PURPOSE: Cell surface mucins are a group of highly O-glycosylated transmembrane glycoproteins responsible for the protection of epithelial cells on mucosal surfaces. The aim of this study was to investigate the localization and regulation of mucin 20 (MUC20) at the ocular surface. METHODS: Localization of MUC20 in human corneal and conjunctival epithelia was evaluated by immunofluorescence microscopy. Immortalized corneal (HCLE) and conjunctival (HCjE) cell lines were grown at different stages of differentiation and subjected to quantitative PCR and Western blot analyses. Cell surface proteins on apical cell membranes were biotinylated and isolated by neutravidin chromatography. RESULTS: The MUC20 was detected throughout the entire human ocular surface epithelia, predominantly in cell membranes within intermediate cell layers. In conjunctiva, MUC20 also was observed in the cytoplasm of apical cells within the stratified squamous epithelium, but not in goblet cells. Quantitative PCR and immunoblotting demonstrated expression of MUC20 in HCLE and HCjE cells. Induction of differentiation with serum-containing medium resulted in upregulation of MUC20 mRNA and protein. Biotin labeling of the surface of stratified cultures revealed low levels of MUC20 protein on apical glycocalyces. Further, MUC20 was not detected in the cell culture media or in human tears, suggesting that the extracellular domain of MUC20 is not released from the ocular surface as described previously for other cell surface mucins. CONCLUSIONS: Our results indicate that MUC20 is a novel transmembrane mucin expressed by the human corneal and conjunctival epithelia, and suggest that differential expression of MUC20 during differentiation has a role in maintaining ocular surface homeostasis.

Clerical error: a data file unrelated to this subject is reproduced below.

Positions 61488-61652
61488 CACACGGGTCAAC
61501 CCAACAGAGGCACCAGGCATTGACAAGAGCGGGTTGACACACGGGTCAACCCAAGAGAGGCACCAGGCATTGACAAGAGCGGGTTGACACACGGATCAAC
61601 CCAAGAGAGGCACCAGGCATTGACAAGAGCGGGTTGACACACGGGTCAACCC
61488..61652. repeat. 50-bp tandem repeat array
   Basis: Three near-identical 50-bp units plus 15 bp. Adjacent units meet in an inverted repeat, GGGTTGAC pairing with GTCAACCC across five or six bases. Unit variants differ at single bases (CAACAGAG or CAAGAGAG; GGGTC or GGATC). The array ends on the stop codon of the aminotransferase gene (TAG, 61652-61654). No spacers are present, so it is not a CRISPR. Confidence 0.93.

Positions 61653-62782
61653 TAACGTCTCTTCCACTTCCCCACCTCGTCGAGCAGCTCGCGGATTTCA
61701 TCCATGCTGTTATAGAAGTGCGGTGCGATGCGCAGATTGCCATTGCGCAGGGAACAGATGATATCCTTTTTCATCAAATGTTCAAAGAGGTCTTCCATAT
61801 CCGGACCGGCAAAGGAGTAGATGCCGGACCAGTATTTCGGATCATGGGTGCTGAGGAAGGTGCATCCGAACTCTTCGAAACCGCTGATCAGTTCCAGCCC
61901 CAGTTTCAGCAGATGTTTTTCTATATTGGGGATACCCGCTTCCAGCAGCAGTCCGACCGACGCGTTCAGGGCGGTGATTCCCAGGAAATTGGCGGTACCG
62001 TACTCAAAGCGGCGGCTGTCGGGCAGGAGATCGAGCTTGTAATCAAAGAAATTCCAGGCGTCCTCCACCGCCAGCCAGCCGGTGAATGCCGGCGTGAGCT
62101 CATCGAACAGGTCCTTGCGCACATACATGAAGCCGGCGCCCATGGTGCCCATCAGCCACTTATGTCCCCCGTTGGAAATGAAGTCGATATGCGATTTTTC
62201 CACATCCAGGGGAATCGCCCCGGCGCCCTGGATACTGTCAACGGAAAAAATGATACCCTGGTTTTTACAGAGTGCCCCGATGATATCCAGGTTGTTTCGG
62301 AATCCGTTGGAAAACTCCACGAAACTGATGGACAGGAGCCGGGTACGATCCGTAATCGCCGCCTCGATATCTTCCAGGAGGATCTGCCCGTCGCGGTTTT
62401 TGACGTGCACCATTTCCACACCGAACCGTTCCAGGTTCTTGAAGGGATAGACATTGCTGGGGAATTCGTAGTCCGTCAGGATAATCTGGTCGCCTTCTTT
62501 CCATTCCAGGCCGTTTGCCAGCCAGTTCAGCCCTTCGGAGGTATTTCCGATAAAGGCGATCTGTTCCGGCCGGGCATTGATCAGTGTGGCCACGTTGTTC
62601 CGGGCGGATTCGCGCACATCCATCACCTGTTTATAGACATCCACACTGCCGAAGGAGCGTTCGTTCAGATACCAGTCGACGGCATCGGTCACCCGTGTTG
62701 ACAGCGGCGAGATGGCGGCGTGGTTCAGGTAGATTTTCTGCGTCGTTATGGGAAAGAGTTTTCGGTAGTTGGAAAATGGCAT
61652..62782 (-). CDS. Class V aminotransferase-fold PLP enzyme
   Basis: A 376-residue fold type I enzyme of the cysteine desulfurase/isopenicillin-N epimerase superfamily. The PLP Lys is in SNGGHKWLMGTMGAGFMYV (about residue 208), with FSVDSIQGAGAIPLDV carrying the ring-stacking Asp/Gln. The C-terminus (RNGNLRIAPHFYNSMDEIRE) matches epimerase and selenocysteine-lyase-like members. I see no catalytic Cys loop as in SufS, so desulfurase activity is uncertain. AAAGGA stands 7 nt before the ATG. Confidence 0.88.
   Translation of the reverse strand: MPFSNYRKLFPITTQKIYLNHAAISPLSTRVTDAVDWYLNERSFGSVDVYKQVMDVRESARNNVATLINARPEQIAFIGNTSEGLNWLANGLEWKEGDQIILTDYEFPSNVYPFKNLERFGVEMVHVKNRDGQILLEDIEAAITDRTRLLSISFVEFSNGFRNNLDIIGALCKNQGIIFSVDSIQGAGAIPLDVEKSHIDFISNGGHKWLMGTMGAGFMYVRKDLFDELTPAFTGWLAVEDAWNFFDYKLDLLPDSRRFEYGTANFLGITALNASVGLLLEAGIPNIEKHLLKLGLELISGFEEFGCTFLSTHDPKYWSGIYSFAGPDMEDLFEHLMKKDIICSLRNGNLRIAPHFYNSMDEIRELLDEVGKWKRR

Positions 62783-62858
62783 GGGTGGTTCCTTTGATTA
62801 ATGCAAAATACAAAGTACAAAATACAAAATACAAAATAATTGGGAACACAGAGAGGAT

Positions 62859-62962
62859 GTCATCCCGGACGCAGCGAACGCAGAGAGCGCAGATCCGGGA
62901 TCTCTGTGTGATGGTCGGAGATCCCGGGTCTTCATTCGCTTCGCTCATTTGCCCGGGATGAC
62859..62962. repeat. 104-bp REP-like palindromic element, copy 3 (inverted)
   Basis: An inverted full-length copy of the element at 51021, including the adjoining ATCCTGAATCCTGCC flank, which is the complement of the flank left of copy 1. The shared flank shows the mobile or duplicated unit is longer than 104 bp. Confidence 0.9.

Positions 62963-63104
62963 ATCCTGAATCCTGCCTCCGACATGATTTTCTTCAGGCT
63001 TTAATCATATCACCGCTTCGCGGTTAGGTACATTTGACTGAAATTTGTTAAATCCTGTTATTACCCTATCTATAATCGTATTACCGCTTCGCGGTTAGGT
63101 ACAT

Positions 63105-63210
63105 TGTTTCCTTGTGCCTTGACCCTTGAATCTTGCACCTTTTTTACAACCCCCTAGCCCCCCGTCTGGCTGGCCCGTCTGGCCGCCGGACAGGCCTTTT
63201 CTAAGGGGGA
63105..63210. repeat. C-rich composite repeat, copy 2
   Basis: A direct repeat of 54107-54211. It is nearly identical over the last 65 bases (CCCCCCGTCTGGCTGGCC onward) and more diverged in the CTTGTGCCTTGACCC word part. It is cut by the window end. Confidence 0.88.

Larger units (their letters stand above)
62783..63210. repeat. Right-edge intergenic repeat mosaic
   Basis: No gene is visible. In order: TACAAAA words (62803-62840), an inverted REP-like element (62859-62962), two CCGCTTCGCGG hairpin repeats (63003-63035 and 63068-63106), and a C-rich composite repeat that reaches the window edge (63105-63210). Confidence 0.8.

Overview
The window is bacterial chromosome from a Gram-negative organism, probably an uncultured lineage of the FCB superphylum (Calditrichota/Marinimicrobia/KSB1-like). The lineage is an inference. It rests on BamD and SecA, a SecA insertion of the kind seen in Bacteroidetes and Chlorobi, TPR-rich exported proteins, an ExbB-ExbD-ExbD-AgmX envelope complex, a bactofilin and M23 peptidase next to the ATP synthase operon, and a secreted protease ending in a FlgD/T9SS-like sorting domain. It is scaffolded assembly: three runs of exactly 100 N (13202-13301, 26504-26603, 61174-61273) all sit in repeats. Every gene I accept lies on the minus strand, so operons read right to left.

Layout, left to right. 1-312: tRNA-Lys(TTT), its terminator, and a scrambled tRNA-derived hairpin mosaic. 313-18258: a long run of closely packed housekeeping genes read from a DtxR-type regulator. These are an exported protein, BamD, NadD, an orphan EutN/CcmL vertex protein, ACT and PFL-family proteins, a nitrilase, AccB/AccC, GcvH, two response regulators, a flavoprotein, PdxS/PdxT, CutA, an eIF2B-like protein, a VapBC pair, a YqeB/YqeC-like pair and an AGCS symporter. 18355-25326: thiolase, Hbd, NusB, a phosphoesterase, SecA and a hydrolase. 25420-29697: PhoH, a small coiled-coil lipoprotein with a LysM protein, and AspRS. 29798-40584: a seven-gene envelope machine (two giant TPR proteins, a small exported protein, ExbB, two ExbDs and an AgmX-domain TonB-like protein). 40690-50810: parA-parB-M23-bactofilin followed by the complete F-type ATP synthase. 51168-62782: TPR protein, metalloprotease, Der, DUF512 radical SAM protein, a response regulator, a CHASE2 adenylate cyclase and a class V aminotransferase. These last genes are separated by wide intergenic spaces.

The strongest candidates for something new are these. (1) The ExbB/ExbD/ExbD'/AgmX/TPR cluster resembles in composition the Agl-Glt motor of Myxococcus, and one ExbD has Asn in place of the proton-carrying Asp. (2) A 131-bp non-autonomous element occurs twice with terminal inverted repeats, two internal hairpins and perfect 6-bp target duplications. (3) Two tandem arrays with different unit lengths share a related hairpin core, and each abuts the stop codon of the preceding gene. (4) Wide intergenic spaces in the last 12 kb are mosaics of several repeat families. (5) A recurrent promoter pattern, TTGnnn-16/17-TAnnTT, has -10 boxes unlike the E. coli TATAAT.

A growing body of evidence implicates endoplasmic reticulum (ER) stress in the pathogenesis of chronic inflammatory and autoimmune disorders. Here, we demonstrate that the proinflammatory cytokine TNFα stimulates matrix metalloproteinase 9 (MMP9) at the ocular surface through a c-Fos-dependent mechanism of ER stress. We found positive reactivity of the molecular chaperone BiP/GRP78 in conjunctival epithelium of patients with ocular cicatricial pemphigoid and increased levels of BiP/GRP78, sXBP1 and GRP94 in human corneal epithelial cells treated with TNFα. Pharmacological blockade of ER stress in vitro using dexamethasone or the chemical chaperones TUDCA and 4PBA attenuated MMP9 expression and secretion in the presence of TNFα. Moreover, expression analysis of genes associated with inflammation and autoimmunity identified the c-Fos proto-oncogene as a mediator of ER stress responses in epithelial cells. Substantially less TNFα-induced MMP9 expression occurred when c-Fos signaling was suppressed with a function-blocking antibody. Taken together, these results indicate that activation of ER stress contributes to promote inflammation-mediated proteolytic activity and uncovers a target for restoring tissue homeostasis in ocular autoimmune disease.